In February, the Indian government’s push for the passage of a key bill allowing proxy voting rights for India’s 25 million-strong diaspora — also known as non-resident Indians or NRIs — has shone the spotlight on millions of migrant workers within India who remain removed from the voting process.
 
Proxy voting rights will allow India’s overseas demographic to vote from the country where they are currently based, a privilege that still remains elusive to internal migrants.
 
Civil rights groups feel that domestic migrants, who are direct stakeholders in the country’s future, deserve attention over the privileged NRIs, who have a lesser stake in India’s good governance and are only at best only fringe beneficiaries of its policies.
 
A 2011 study on the political inclusion of seasonal migrant workers by Amrita Sharma and her co-authors found that 22 per cent of seasonal migrant workers in India did not possess voter IDs or have their names registered in the voter list. The study noted that “many migrants leave their home at an age as early as 13-14. The voter ID is issued at an age of 18 or more. When they become eligible to get a voter ID, their work life is at its peak and their trips to home short in duration.”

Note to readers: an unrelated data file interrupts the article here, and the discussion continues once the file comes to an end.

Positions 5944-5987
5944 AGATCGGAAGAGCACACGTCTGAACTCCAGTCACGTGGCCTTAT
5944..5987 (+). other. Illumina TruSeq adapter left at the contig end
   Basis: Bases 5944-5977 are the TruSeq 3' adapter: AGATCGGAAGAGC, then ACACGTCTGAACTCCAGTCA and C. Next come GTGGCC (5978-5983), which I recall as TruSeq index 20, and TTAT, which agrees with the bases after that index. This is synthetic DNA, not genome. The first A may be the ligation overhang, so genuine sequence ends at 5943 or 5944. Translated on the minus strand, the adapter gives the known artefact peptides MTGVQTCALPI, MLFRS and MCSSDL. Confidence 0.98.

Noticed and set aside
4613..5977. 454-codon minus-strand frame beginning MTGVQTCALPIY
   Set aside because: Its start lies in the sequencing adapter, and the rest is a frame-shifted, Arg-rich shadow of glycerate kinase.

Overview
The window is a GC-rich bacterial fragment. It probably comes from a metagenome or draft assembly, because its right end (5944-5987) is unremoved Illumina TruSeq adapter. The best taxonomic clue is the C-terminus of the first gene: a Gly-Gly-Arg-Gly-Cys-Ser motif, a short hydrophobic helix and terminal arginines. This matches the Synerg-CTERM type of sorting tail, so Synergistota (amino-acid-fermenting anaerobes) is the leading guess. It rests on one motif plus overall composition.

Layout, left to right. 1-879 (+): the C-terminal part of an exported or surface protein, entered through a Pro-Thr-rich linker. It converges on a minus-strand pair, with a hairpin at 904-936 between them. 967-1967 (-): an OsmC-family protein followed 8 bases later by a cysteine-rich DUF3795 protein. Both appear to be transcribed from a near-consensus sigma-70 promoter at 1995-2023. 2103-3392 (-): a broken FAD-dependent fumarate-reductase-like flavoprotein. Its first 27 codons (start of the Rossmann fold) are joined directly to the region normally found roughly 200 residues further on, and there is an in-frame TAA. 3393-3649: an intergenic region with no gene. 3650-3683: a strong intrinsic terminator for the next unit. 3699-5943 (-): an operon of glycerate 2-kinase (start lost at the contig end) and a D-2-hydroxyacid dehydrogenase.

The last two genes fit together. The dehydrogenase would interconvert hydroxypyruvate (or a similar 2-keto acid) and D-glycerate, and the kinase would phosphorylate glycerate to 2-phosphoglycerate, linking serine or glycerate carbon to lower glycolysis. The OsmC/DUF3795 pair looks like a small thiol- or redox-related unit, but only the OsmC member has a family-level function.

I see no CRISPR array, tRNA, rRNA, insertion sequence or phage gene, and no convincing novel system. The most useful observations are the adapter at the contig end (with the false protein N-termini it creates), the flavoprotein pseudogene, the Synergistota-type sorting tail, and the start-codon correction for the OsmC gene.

Many migrants are reported to not have the time to get their voter IDs made and a staggering 83 per cent of long-distance migrants reported missing voting in elections at least once because they were away from home seeking better livelihood opportunities. Because of this, migrant workers are often left unable to make political demands for entitlements or seek reforms, states the report.
 
Internal migration — an exponentially growing phenomenon — shapes the economic, social, and political contours of India’s 29 states. Studies suggest that roughly 25 per cent to 30 per cent of Indians are internal migrants who have moved across the district or state lines, a staggering number for a country with a population that tops 1.3 billion, The Diplomat reported.